Forget completing Zelda as fast as possible – the latest speedrun to beat is an installation of Windows 10

Speed running has long been a pursuit undertaken by gamers, but in more recent times we’ve seen some more left-field speedruns, and here’s another one: a super-quick installation of Windows 10.

Yes, you read that right, the challenge of installing the Microsoft operating system as fast as possible was taken on by NTDev, who is the developer of the lightweight version of Windows 10 known as Tiny10 (and its sibling version for Windows 11, named Tiny11 as you might guess).

NTDev managed to install their own version of Windows 10, meaning Tiny10, in just over 100 seconds, so not far off a minute and a half.

Pretty impressive? Yes, but there is a caveat, and it’s not a tiny one: the Tiny10 version used was an old and further modified installer which was optimized with speed running in mind.

In fact, the attempt was made using a Tiny10 install based on Windows 10 1809, which is the October 2018 Update.

Analysis: Rules of the game?

To be fair, a working version of Windows 10 was still installed – well, we assume – and the caveat of it being an old Tiny10 build, further tinkered with and streamlined to set up at lightning speed, isn’t really a criticism as such. Depending on how you look at things, anyway…

After all, a speed run which was just the standard install process, based on how fast you could click, would be deadly dull and pointless, of course. For us, the hacking away at the OS to run faster in setup is the speed running, in the same way that, for example, bouncing off walls or strafe running and so on is for gamers (and often finding weird glitches to exploit in one way or another).

As long as the Windows version that’s up and running actually functions, the speed run should count in our books. But, if we’re going to get serious for a moment, this does bring up complicated questions about what could be legitimately cut out, and what features must remain, if you wanted to standardize OS speed running rules in some way.

The other (perhaps simpler, but less fun arguably) route to go would be having a standard installation mandated, with no tweaking, so the skill would be in the hardware setup. However, even then, there would need to be rules on what setups and components were fair game. (Naturally NTDev tells us they were using the fastest storage and RAM they could get their hands on).

At any rate, this is an entertaining feat to watch, especially given that a typical Windows installation will probably eat around half an hour of your life (and most definitely isn’t something you’d want to watch). All that’s missing here, frankly, is a ‘Ride of the Valkyries’ soundtrack which surely should have been the choice of background music (not the feeble electronic beat supplied).

There’s also a recent Windows 11 speedrun from NTDev which is completed in a somewhat longer, but still impressive, three minutes (see above).

How long does it take you to install Windows 11? For us, it’s two-and-a-third years and counting (sorry Microsoft, couldn’t resist).

Via Tom's Hardware

You might also like…

TechRadar – All the latest technology news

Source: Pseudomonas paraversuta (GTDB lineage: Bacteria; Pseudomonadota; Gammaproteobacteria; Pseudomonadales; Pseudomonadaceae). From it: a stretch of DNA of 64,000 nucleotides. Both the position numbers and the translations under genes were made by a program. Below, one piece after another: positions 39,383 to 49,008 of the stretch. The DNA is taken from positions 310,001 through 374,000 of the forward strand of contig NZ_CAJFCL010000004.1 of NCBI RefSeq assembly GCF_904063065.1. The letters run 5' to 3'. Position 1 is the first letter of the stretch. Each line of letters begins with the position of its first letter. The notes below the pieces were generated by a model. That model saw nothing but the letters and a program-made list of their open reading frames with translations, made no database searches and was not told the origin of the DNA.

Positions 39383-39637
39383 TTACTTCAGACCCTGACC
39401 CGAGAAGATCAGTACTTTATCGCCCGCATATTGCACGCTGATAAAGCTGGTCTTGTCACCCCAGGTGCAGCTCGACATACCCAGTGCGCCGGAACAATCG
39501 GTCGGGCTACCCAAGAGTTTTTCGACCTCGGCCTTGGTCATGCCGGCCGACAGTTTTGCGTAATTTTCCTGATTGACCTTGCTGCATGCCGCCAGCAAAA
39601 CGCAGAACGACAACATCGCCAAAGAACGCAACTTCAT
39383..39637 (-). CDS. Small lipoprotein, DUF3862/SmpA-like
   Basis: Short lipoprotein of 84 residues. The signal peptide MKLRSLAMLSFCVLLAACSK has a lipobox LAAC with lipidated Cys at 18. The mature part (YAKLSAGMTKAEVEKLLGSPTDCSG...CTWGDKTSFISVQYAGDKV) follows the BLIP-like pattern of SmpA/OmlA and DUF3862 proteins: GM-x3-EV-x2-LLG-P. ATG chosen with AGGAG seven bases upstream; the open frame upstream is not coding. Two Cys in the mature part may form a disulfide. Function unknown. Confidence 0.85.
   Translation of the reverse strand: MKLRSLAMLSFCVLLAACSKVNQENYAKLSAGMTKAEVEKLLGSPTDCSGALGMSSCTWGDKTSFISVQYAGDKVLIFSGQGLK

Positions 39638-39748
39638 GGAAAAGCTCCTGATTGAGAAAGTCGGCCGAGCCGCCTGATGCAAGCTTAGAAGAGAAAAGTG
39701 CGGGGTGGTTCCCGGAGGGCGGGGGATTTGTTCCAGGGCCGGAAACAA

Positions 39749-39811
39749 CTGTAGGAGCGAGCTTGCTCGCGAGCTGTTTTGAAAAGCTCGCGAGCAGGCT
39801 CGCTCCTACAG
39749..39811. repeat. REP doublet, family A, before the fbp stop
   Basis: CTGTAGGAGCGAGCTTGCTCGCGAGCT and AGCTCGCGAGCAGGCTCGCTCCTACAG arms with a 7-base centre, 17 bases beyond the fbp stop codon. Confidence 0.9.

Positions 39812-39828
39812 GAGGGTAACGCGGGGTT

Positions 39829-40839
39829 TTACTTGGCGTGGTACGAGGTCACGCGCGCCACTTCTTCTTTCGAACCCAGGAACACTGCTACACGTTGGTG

Read More

A new iOS to-do app wants to get rid of the stress of completing tasks

There are countless to-do apps on both Apple's App Store and the Google Play Store, but there's never been apps in this category that have focused on the basics – the jobs that are most important for the day ahead.

This is where Bento comes in, an app available for iOS for $ 5.99 / £4.99 / AU$ 6.99, and its creators want you to have this either as a companion to popular apps Things 3 and OmniFocus, or as a quick go-to app for the tasks you have for the next few hours.

The app focuses on the Bento methodology – three steps of Pack, Flow, and Focus to help you complete what you need to do. These are then compartmentalized into Bento Boxes, which can help lay out the time needed to achieve the tasks.

Created by the team at Keep Productive, a well-informative YouTube channel for advising you in improving your workflow, the group clearly wants to make sure that it makes an impact in its looks and how it follows the Bento methodology.

With this in mind, we tried it out this week to see how it acted as a companion app for the day.

Doing less in style

Bento app for iOS

(Image credit: TechRadar)

Once you launch the app, you're greeted with a helpful introduction to what the Bento method is, followed by a helpful article by the team on using the app further.

The app has a colorful layout that makes it a prime candidate to be both an iPad app, and a screensaver for an Apple TV. Some of the backgrounds you can choose from are animated, adding some extra personality to help make those three tasks more appealing to achieve.

Using Bento over the course of a day, we used it to do a job that we would have otherwise used Things 3, Reminders, or Notes for. It can be confusing to set a timer on some tasks, as when we tried to, we more often than not arrived at the screen where we would change our Bento, when trying to activate it. If a toggle was here, it could help make the timer more obvious that you can tap something to count down.

But otherwise, it does what it says on the tin, or the Bento box. While there's an Android version on its way, it would be great to see widgets in a future iOS or iPadOS update to better see your Bento boxes.

The design and its color scheme would look great on an iPad Pro, and with its simplicity, a Bento box contained in a widget feels like the natural next step for the team.

TechRadar – All the latest technology news

Read More